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THE PRINCETON UNION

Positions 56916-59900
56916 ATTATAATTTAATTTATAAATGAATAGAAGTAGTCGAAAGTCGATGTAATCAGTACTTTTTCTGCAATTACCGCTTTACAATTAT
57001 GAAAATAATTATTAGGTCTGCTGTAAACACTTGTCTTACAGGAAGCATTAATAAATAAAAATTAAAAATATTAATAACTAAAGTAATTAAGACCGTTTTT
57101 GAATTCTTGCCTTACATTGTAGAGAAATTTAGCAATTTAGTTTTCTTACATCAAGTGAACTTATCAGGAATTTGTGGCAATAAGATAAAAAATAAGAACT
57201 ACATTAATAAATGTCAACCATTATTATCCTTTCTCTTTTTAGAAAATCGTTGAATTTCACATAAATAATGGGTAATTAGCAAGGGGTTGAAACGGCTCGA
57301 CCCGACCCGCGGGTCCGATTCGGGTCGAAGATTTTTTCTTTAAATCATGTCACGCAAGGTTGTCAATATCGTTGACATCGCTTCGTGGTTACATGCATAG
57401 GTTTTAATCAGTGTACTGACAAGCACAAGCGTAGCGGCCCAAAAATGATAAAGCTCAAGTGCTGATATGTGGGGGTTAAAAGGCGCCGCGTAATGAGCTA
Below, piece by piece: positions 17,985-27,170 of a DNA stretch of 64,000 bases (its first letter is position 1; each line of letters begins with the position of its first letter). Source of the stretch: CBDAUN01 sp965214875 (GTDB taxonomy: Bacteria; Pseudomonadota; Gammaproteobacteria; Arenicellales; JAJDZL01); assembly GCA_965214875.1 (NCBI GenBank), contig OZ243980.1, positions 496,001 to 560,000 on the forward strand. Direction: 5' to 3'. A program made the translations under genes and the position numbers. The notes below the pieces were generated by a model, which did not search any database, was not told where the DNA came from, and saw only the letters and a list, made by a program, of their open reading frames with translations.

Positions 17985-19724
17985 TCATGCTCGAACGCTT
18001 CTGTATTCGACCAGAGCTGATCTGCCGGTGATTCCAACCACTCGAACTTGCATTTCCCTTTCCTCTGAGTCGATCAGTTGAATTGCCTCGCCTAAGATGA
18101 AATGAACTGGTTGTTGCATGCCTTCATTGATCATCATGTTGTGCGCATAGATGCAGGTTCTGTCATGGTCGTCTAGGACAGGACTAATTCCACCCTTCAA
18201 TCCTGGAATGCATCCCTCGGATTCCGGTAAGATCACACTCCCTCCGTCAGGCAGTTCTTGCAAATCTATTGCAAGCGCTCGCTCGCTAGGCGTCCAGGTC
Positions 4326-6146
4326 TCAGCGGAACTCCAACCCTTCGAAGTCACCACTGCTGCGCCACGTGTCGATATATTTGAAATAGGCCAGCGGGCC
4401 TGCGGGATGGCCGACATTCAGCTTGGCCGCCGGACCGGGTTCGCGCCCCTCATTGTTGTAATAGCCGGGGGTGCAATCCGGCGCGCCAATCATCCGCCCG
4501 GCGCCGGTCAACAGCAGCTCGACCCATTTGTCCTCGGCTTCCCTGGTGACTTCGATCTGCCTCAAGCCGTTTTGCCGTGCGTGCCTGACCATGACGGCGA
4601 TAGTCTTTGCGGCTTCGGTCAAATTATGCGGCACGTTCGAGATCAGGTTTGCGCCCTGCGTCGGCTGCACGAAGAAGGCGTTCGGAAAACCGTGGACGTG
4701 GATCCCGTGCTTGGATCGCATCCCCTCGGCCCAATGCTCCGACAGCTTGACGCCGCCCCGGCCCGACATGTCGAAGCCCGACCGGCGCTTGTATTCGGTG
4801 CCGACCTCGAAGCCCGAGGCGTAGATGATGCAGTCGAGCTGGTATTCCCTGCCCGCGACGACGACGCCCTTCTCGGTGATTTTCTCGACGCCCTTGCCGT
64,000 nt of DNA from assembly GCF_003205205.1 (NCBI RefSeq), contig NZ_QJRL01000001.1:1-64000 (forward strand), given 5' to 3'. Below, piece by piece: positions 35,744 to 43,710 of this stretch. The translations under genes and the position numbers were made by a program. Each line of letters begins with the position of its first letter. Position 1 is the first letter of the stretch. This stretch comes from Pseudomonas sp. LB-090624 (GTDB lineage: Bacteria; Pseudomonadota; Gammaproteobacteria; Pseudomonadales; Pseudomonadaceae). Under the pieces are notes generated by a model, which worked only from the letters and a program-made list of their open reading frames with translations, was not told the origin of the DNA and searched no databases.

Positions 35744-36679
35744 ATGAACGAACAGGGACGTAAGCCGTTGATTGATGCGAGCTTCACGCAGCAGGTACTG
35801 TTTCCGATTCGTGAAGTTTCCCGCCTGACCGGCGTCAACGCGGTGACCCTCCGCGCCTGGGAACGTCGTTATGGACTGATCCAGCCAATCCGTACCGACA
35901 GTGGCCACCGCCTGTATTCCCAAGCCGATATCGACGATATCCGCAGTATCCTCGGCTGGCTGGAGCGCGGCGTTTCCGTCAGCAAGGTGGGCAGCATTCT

BY R. C. bUNN. PublisHed Every Thursday. TERMSS1.00 PER YEAR IN ADVANCE. Si.25 I NOT PAID IN ADVANDE. OFFICE: FIRST ST., EAST OF COURT HOUSE. Q. I. STAPLES, Business Manager. GEO. P. WRIGHT, Editor. BY the way, has Aggie got on the lyceum bureau lists yet? KING EDWARD is losing his voice. Take him out to a race and see. MONTANA Republicans have en dorsed President Roosevelt for 1904. Next. Spare the president from the doctors. Ditto bulletins. This will be his only salvation. HE Minnetonka Record has com menced to discuss the ice boats for the coming winter. And the grape crop is not all in. NEW YORK Democrats nominated a man for governor by the name of Coler and then declared for the government control of coal. HE government will soon have a thirteen-cent stamp on the market. It is for the use of Uncle Sam's super stitious patrons. HE Republican state convention of Michigan has endorsed Russell A. Al ger for United States senator. Ferry has gone to seed. EDITOR FOLSOM of the Braham Journal has had his name changed to Way. Now, Wilbur, you can go way back and sit down. As between a lot of gouty million aires down on Wall street and the pres ident we think the people will take the man at the White House. A THIRD lock is needed at the Soo to take care of the increasing lake commerce which we don't seem to be able to unlock fast enough. Now that the primary election is over we presume that we will hear more of our old friend, Sugar Beet, and the man with the hoe in the sugar beet field. HE apple crop is a good one this year, and Novia Scotia is importing from 15,000 to 30,000 barrels from Bos ton, something that is very rare in the apple trade of the East^ The coal barons have decided to let the poor people of New York have a little coal. Unless this thing is set tled soon the people will do a little dictating to the coal barons about who will have the coal and how much they will have. SECRETARY SHAW unlocked $105,- 000,000 of circulating medium lor good security and collateral, and showed the Wall street financiers what a common sense, level-headed and practical Iowa banker and business man could do. The gentlemen of Wall street can take off their hats to a man by the name of Shaw. CONGRESSMAN LITTLEFIELD is of the same opinion as President Roose velt regarding the control of the trusts. He believes that there should be a constitutional amendment giving congress power to control the trusts. If every one of our law makers was as anxious to control trusts as is the president, and if they were all as hon est and as sincere in their motives there would be no need of a constitu tional amendment. Honesty, fairness and sincerity of purpose on the part of public men is needed more than any additional legislation. Legislation and constitutional amendments will never suffice so long as our law makers are allowed to spar for wind and pres tige ad libitum. AT the services at the Methodist church last Sunday night Rev. Gratz alluded in a very severe and denuncia tory manner to the wild and noisy shouting at the Sunday ball games at the fair grounds, at times when funerals are passing near by and where but a few rods away the saddest of all life's sorrowlul dramas is being enacted. Rev. Gratz is not alone in his feelings of disgust over these occurrences. The base ball enthusiasts would not, we think, wilfully profane the sorrowful solemnity of a funeral, but they do nevertheless, and it has been of fre quent occurrence the past summer. Most of the people will take no special exception to Sunday base ball, pro vided the sport does not disturb such sorrowful affairs as funerals nor mar the peace and quiet of those who do not believe in noisy Sunday sports. The feelings of all should be considered, and above all things else let us show respect for the dead and those who mourn. WHY PRINCETON IS &RIENDI.Y TO J. J. HIZL. New-qpmers cannot appreciate the conditions that existed in Princeton prior to the building of the Great Northern branch from Elk River to Milaca the old-timers can. After the lumber trade had dropped off and finally dwindled away altogether, and before the advent of the railroad, Princeton was on its last legs. There was no cash market here for anything the farmers had to sell Elk River was the nearest railroad town, and the twenty miles stretch of road between here and there was a fright our busi ness men were disheartened and dis couraged there were no improvements being made either in the village or surrounding country the best farms could hardly be given away wild land was not considered worth the taxes, and everybody was struggling under crushing loads of debt. It was con ceded on every hand that our only sal vation was a railroad connection with the outside world. There was not a business man in Princeton or a farmer within a radius of five or six miles of the place who would not willingly have given half of what he possessed for assurances of a railroad/to Princeton. It must not be understood that no efforts were being made during those dark years of business depression and stagnation by the citizens of Princeton to secure a railroad. It would require columns to tell of the fruitless endeav ors in that direction and of the heart breaking disappointments. At last Mr. J. J. Hill came to the rescue and the long-sought for railroad was a re ality. It is unnecessary in this article to enlarge on the benefits conferred on Princeton and surrounding country by the railroad. Is it any wonder that old-timers have a friendly feeling for Mr Hill and his road? Is it to be wondered at that our people do not join in senseless denunciation of Mr. Hill? There are those who will ex claipa, "Oh, Mr. Hill built the Prince ton branch because he knew it would pay." We venture the assertion that no other man would have built the road with the expectation of realizing anything out of the investment. As a matter of fact the road did not pay running expenses for years after it was built. Bonuses aggregating $100,000 were offered for the construction of a narrow guage between Princeton and Anoka, and several thousand dollars were expended by C. H. Rines, F. M. Campbell, I. S. Mudgett^ and- other public-spirited citizens of Princeton and Anoka in making surveys, but capitalists could not be induced to touch the projectthey could not see any money in it. Had it not been for J. J. Hill's business sagacity Princeton would still have been destitute of rail road facilities and the grass would have been growing on its streets to-day. Princeton owes a debt of gratitude to Mr. Hill, that it can never repay. After giving us a railroad, Mr. Hill, in order to make business for the road, invested heavily in manufacturing enterprises at Milaca and encouraged the brick making industry in our town. Our brick-makers have no better customer than the Great Northern Company, and that company never misses an op portunity to advertise Princeton brick. The same is true of the lumber industry at Milaca. It is only a question of time, and a short time at that, when the Great Northern will extend its line from Milaca to Mille Lacs lake and be yond: then the north end of our county will grow and prosper as the south end of the county is now growing and pros pering. Thte building of the splendid new depot at Princetona depot good enough for a city of 50,000 inhabitants is another evidence of Mr, Hill's good will and friendjiness for the people of Princeton and vicinity. PRESIDENT ROOSEVELT proposes to take the bull by the horns and see if he cannot bring about a settlement of the coal miners' strike. He has sent invitations to the presidents of the coal-carrying roads and to Mr. Mitch ell, president of the United Mine Workers of America to meet him at the White House in conference on Oc tober^. In his note to the gentlemen who cannot adjust their differences the president informs them that the coal supply has become a matter of concern to the whole nation. The president may not have the direct power north authority to adjust this vexed prob lem, but it must be remembered that he has broken more than one bucking broncho. IT is reported that an editor of a Grantsburg (Wis.) paper is lost in the woods in Burnett county. Don't be lieve it a minute. When that editor is heard from it will have been discov ered that he has a brand new townsite and a patent inside, double-devil or namented weekly paper going in full blast. SOME of the leading citizens of Bos ton have filed a bill in equity in the Massachusetts supreme'court and ask that a receiver be appointed for the coal companies and coal carrying roads The petitioners ask that a receiver be appointed for the benefit of all con cerned, on the same terms and manner and with such agents and servants and with such rates of wages and other conditions of employment, and at such prices for goods produced and sold as the court shall from time to time ad judge proper. The bill in equity has been filed on the assumption that the people have some rights in the matter and that the people have aright in the mines to the extent that the mines shall be operated forthwith and that coal be placed on the markets for im mediate consumption, and that they have the right to have the coal trans ported at once for delivery at the va rious points throughout the country. The theory is a true one. If the coal op erators were manufacturing deep down in the earth a lot of jumping jacks and rag dolls, etc., that the public did not have to have to turn the wheels of commerce and keep body and soul to gether no one would care a rip how long the trouble kept up, but coal is one of the necessities of life and the people must have it or know the rea son why, and there must be a better reason than hoggishness and pig headedness on the part of some of the parties involved in the trouble. The American Spud has resigned in favor of King Coal. Retail coal dealers can sell milk and soft drinks for a change. The eoal dust on the docks at^the head of the lakes is being put up in bottles which are being sold as souve nirs. The average dweller in the northern clime^ now goeth down to his cellar and muses to himself, "What Might Have Bin." Those who have a short supply of coal on band can sell the same and en joy a winter's outing in sunny climes and pay for all kinds of aristocratic side issues. The beautiful autumnal tints ordi narily suffice to inspire dull and stupid nature, but with coal classed as precious gems it takes a mighty fine collection of post-graduate foliage to enthuse and inspire. F. D. McClellan returned last Friday from his trip to Nome and points in Alaska where he spent some time look ing over the mining developments of that country, and giving his attention to some interests he has there. On his return he stopped at North Dakota where Mrs. McClellan has been visit ing and she returned home with him. He stopped at Battle Lake, Minn., for a few days to look after his business interests at that place. Mr. McClellan says that he left Nome the latter part of August and when he came down there was a heavy travel to the states He says that most of the returning miners are bringing considerable gold with them this year. Rev. Moxie returned last Saturday from Hawarden, Iowa, where he has been for the past month looking after some repairs and improvements he made on his property there which was damaged by a severe storm that passed through that section last summer. Mr. Moxie says that times are good in that section and that it is hard to em ploy labor. The frost caught a lot of corn there this year which was unfor unate for the farmers and stockmen. Land has doubled in value in the last six years in that section. Secretary Scheen of the county fair and Treasurer Briggs have been kept busy this week paying the premiums won by the-* exhibitors. Bright and early Monday morning the premium winners made their appearance and have kept coming every day. Many of the premiums have not been called for. S. B. Smith won the most prem iums of any individual, his prizes amounting to $47.50. The Bejrry family carried away $75 in premiums. Those entitled to premiums should call and get them at once. THE PBINCETON UNION: THURSDAY, OCTOBER 2, 1SK)2. COAL COMMEN T.. NT^ The sugar beet isn't in it. The air-tight heater is at the bat. The coal famine is a burning ques tion. Coal consumers are a soft mark this year. Peanuts are much cheaper fuel than pea coal. We may have a hard winter, but not so with the coal. The operators say "It's a coal day when we get left." It looks like a Long Winter vs. Short Coal Supply. Double Wedding. A charming double wedding was held at the Tabernacle, corner Eighth Ave. and Ninth street, Minneapolis, Tues day evening, Sept. 23rd. The con tracting parties were Miss Lena J. Heylander of Princeton, and G. K. Carlson of Cambridge, also Miss Mary C. Heylander and Mr. G. Paulsohn of Minneapolis. When the guests were assembled, Miss A. Skoog, who presided at the piano, rendered a solo, afterwards playing the wedding march, during which the minister and the grooms, attended by their best men, entered the church, taking their places at the alter, which had been very nicely dec orated with autumn leaves, ferns and roses and there awaited the coming of the brides. Then followed the ushers and bridesmaids leading the way to the alter for the maids of honor who were followed by two little flower girls scattering flowers along the aisle and to the alter steps in front of the brides who now entered the church. A re ception was held after the ceremony and was attended by 150 guests Mr. and Mrs. G. K. Carlson will make their home in Cambridge and Mr. and Mrs. G. Paulsohn will reside in Minneapolis. Both couples were honored with many beautiful presents from their loving friends. Lecture ou Citizenship. Last Friday night Rev. J. Danehy of Minneapolis, lectured at the opera house on "The Patriotic Citizen There was a fair attendance The Princeton band was present and played several selection and Mrs. Cooney sang a solo and responded to an encore. Rev. Danehy is a young priest who has giyen the study of government much thought and his lecture was very inter esting. He went far back into ancient history to the time of the Egyptians and showed how popular eovernment had slowly developed, and a govern ment of the people, for the people and by the people had been the result of very slow processes and of great civil conflicts and awful sacrifice. The American citizen was in most respects the highest type of citizenship, being a composite makeup of the peoples of all climes and conditions and classes The speaker touched on the many phases of our government and com pared them with those of Europe. He spoke of the tariff, the money question, strikes, etc but he merely presented them on a mental canvas that the audience might see all sides of the questions and draw their own conclusions The lecture was mentally strengthening and proved helpful morally and socially. Was Away Three Years. Chester Ames has returned from Republic, Washington, where with his family he has resided for the last three years He says that the mining inter ests at and in the vicinity of Republic are at a low ebb at the present time. The Republic and several of the larger mines have been shut down for some time There is plenty of ore. but much of it is low grade and a smelter is needed to handle the ore. The railroads are at Republic but thus far have been of no benefit to the place and times are harder now that the roads are in than before they came. Much of the capital invested there is owned by eastern parties and they have got tired of waiting for dividends The country is sure to develop just as soon as the mining interests are placed on a a new basis. The railroads and the big holders of stock have the destiny of the place under their control. The Potato Market. The potato market has commenced to show signs of 'activity and there are quite a good many spuds arriving now. There are several new buyers on the market. The Dalbo Warehouse Co. have commenced buying and Pete Wi ken went on the market this week for Hall F. C. Schulte of Leavenworth, Kansas, who bought on this market last year, returned this week and will be a regular buyer on the market this season The price of patatoes this week is 16 to 18 cents for red stock and 20 cents for Burbanks. Future indica tions are in no wise discouraging and the market stands a very good chance of being much better than it is at the present time The starch factory is receiving quite a few marbles and the season was a good one for potatoettes, which will probably arrive in large numbers later on. Columbian Concert Opera Co. The Columbian Concert Opera Com pany is booked to appear here Oct. 9. This organization has toured the con tinent the past eight seasons and is well known from the Atlantic to the Pacific, and from Manitoba to the Gulf. Composed of artist9 of exceptional abil ity, presenting programs of a high or der, it has earned a place in the front rank of public entertainers. This year a new feature has been added, the first part of the program being devoted to selections and scenes from Grand Opera. This will fill a long felt want. The public for some time past has asked for operatic presentations, and the management, believing that the time is opportune, feels sure of success in presenting the public with an attrac tion of meritorious worth at popular prices. COAL IS NOT NEEDED If you use our celebrated Favorite Stoves and Ranges. They give the best of satisfaction with wood as fuel, and are fuel savers. Everyone who has used the "Favor ite" make of stoves pronounce them solid comfort. The steel range is the housekeepers' friend. It is economical and the best baker on the market, sell them at a price that is within the reach of all. line of heaters includes several standard makes, have stoves that will burn either coal or wood, and inspect our stock. FHANK PETEBSON N. KELSON PETERSON & MELSOI, B. D. GRANT, Princeton, Minn. 5vvwwwvvwwwwwwwwwwwv\ livery, Feed and Sale Ban Near West Branch Bridge, Princeton, Minn. I have recently opened a first class livery in connection with my feed and sale barn. When in need of good rigs, reliable horses, prompt and careful attention call at above barn. Soliciting a share of your patronage, I am, Yours truly, Ami can equip your house from cellar to garret in a manner to suit all tastesfrom the modest to the most fastidious. Our line of Carpets, Draperies, Rugsi $ Is the finest and most complete ever brought to Princeton. We have the goods right in stock for our inspection and do not do business by samples. Our stock of Furniture, Stoves and Hardware includes* everything that you need in furnishing a house and our prices are reasonable. The best and the finest in Lamps and Glassware. Call and i S look o\er our stock. FARMERS9 We HandleXew and Second-Hand Goods of All Kinds i $ A AX & AEMBERT, Props. i Dr. Armitage's Offices Blacksmiths and wagon makers. Plow repairing a specialty at this time of the year. Satisfaction also guaranteed In all other lines of our business. Shops next to Starch Factory. Princeton, Minn. We Our We Call v^-^*^^*^* A. H. Sleeves, Prop. VYV\WWWVWW\VVVWIVVV\ HtMHHHUUMMWW) ^m?-^ ^^^^Bt A well-furnished house means peace, content ment and happiness. Complete House Furnishers EXCHANGE* To Introduce Some new designs in wall covering just re ceived we extend an invitation to all interested in an produc tions to visit the store WALL PAPERS Of this quality shows the skill of the de signers and progressiveness of the manu facturer More beautiful than any before shown and also of much better quality PRINCETON DRUG CO., (THE CORNER DRUG STORE.) Dr L. Armitage, Prop ARE AROVE THE STORE. Phone SO. Hours9 A. M. to 12 30 P. M., 2 P. M. to 6 P. O. H. BUCK, Blacksmith, All kinds of Blacksmithing neatiy and promptly done. I make a specialty of HORSESHOEING and PLOW WORK. First street, PRIHGETOH.